HMRC worker donates a kidney to his son, 26, after his wife was diagnosed with breast cancer before she could go through with the transplant
- Mandy Rogers’ son had struggled with kidney failure for more than a decade
- So she decided it was time to donate one of her own to ease his suffering
- But just weeks before the transplant operation, she was diagnosed with cancer
- So her husband, Andy, stepped in to help their 26-year-old son Adam instead
After watching her son Adam struggle with kidney failure for more than a decade, Mandy Rogers decided it was time to donate one of her own to ease his suffering.
But just weeks before the transplant operation, the businesswoman discovered a lump on one of her breasts and was diagnosed with cancer.
So rather than abandon the idea, her husband, Andy, stepped in to help their 26-year-old son instead.
‘I wanted to do it because I’m his mum,’ Mrs Rogers, 52, said. ‘My world just fell apart when the specialist broke the news that I had breast cancer.
‘I was totally focused on preparing for surgery so I could donate the kidney to Adam, so it was totally unexpected. I’d had a mammogram a year earlier which came back clear, but I still check myself every month and I felt a small lump in my left breast while I was in the bath.
Mandy Rogers, 52, (pictured at her home in Whitefield, Greater Manchester) was due to donate a kidney to her son Adam, 26, but found out she had breast cancer two weeks before the operation. Her husband Andy (pictured) will now donate a kidney
‘My first thought was what if I hadn’t spotted it in time and the transplant had gone ahead? There’s a chance I might have passed cancer to him as well, which doesn’t bear thinking about.’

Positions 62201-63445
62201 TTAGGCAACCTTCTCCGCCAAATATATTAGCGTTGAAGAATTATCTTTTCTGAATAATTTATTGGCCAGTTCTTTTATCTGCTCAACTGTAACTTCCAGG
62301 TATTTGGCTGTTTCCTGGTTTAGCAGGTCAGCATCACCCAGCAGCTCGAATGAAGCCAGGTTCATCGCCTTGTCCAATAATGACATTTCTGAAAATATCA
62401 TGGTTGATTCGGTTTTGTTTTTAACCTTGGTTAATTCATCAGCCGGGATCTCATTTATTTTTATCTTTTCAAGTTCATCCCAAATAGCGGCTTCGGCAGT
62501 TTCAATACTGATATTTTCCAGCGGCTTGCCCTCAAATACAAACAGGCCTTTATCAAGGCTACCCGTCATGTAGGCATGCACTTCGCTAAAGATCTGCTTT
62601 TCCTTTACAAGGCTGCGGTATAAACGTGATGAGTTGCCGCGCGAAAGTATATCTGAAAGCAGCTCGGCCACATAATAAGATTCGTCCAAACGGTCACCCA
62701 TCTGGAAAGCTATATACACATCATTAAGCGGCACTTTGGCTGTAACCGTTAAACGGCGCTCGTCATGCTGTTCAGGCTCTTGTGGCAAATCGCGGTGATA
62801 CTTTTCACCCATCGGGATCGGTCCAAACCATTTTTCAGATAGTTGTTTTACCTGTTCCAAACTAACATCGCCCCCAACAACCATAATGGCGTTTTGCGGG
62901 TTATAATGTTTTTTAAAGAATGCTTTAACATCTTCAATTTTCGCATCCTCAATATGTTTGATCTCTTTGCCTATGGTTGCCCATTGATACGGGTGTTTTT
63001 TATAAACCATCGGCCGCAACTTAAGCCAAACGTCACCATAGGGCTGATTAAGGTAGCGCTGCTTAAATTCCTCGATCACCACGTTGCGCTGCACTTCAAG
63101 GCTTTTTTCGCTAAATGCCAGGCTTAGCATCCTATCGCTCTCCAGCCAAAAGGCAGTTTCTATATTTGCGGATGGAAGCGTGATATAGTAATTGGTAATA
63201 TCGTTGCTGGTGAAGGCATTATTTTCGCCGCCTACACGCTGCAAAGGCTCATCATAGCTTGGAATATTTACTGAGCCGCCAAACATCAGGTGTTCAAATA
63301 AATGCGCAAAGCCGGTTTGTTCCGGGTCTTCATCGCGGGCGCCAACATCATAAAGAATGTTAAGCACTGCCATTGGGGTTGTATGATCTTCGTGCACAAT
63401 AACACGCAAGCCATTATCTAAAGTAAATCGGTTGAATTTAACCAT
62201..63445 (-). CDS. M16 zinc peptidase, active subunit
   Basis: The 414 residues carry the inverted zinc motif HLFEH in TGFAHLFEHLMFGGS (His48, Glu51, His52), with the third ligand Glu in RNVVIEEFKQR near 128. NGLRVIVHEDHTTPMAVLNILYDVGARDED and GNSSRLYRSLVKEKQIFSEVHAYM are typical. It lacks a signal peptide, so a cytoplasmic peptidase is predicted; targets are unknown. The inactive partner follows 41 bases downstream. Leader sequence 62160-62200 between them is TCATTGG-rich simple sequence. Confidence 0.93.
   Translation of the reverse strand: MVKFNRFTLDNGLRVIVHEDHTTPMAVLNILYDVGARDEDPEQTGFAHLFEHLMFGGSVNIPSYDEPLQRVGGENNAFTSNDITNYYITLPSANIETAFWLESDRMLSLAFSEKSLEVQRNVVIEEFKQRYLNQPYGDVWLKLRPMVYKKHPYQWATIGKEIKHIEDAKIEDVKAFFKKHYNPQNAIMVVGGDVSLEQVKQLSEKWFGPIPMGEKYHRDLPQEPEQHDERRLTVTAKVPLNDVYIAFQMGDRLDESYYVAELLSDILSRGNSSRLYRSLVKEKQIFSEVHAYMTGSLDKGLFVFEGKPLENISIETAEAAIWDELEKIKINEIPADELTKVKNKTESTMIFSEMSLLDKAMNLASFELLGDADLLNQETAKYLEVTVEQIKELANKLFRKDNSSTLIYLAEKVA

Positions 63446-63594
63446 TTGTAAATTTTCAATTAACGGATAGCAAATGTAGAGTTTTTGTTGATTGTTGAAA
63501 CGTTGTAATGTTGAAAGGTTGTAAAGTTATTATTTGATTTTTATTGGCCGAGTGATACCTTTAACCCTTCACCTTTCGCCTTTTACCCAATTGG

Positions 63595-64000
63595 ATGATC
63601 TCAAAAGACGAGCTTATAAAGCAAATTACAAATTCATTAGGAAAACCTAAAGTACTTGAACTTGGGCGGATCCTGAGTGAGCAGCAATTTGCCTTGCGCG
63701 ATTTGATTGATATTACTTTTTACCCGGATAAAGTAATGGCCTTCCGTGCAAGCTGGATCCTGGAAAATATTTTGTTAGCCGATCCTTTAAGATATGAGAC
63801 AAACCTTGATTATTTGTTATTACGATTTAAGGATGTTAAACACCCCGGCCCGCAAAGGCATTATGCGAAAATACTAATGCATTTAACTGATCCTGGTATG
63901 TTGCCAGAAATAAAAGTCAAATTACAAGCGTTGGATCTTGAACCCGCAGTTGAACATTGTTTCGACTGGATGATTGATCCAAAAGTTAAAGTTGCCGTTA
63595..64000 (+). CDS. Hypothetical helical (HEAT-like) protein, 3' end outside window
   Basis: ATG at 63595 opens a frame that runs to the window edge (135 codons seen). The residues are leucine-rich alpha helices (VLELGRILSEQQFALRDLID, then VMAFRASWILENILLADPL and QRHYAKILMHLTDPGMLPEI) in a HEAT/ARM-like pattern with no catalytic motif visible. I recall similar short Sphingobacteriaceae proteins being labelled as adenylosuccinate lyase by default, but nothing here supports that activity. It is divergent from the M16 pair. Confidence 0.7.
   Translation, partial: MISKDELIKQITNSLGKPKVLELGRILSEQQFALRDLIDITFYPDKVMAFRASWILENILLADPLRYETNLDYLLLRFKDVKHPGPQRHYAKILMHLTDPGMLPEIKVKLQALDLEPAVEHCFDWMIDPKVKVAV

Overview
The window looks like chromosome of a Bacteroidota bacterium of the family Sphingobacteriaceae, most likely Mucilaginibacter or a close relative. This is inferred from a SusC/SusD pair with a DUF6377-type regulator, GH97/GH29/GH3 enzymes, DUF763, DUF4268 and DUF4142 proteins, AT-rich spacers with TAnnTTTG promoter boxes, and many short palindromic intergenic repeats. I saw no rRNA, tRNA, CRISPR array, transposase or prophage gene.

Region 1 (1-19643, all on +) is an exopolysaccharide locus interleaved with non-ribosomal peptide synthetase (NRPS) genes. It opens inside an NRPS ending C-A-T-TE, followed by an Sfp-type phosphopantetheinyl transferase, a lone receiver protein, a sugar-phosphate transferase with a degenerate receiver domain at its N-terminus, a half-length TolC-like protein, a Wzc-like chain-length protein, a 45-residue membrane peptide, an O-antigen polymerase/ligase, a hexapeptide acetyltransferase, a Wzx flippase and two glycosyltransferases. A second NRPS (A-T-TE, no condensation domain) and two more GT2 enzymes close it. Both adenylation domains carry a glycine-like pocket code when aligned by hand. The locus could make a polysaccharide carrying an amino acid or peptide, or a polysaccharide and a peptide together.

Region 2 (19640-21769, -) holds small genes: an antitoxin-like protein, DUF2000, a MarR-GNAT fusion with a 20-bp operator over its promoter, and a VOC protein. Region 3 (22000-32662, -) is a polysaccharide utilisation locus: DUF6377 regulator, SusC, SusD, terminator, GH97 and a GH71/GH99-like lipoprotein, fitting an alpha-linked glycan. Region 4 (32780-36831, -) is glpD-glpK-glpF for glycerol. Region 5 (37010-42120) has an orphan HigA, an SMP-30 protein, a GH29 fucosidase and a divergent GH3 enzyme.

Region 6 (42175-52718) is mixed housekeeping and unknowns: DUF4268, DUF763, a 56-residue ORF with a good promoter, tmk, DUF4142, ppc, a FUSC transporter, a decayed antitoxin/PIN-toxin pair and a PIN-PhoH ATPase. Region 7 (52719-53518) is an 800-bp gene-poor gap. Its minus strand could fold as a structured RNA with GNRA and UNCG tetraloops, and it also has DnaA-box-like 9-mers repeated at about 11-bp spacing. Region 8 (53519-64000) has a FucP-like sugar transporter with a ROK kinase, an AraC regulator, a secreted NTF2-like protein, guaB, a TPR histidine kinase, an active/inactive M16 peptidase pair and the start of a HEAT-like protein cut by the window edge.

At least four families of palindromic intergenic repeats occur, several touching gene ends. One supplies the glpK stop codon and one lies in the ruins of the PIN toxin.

Adam has suffered from low kidney function since his mid-teens.
But although his condition causes tiredness and makes him susceptible to infections, it is not serious enough for him to be on the transplant register.
His parents and sister Jasmine, 25, were all matches, but Mrs Rogers, of Whitefield, Greater Manchester, was determined to give him one of her kidneys. She was preparing for surgery to have one of her own kidneys removed and transplanted into Adam when she received the bad news about her own health.
‘It was early in March last year that I found the lump. We were already booked in for the transplant to be done on March 31.
‘I thought it was probably a cyst but went to see my GP who said I could see a specialist in a couple of weeks.
A year on, and Mrs Rogers (pictured right during her treatment at Christies Hospital in August 2017) is finally clear of cancer – as 54-year-old Mr Rogers, who works for the Inland Revenue, prepares to donate one of his kidneys to their oldest son (left)
‘I said, “I haven’t got two weeks”. Fortunately, we have private medical insurance so I booked to see a specialist on March 16, which was the day of my pre-med for the operation, and also my birthday. He agreed it was probably a cyst but sent me for a scan. Then, on March 23, a week before the surgery was planned, I was called to see him and he said, “I’m really sorry, but it’s cancer”. I just couldn’t believe it.’
After a lumpectomy, Mrs Rogers, who runs a kitchen and bedrooms firm, had chemotherapy and radiotherapy – and said she ‘sailed’ through the treatment. She added: ‘I even worked in between sessions. I got through it by eating lots of cake.’
A year on, and she is finally clear of cancer – as 54-year-old Mr Rogers, who works for the Inland Revenue, prepares to donate one of his kidneys to their oldest son.
His wife said: ‘It’s affected Adam for years, so we’re really hopeful that we can do something which will boost his quality of life.’
Mrs Rogers, who also has a 17-year-old so called Daniel, said: ‘I felt like such a failure that I couldn’t give Adam a kidney.’
There is a small risk of developing cancer from a donor organ. In 2010, two patients who received the kidneys of a woman who died of a brain haemorrhage developed cancer from her undiagnosed lymphoma.
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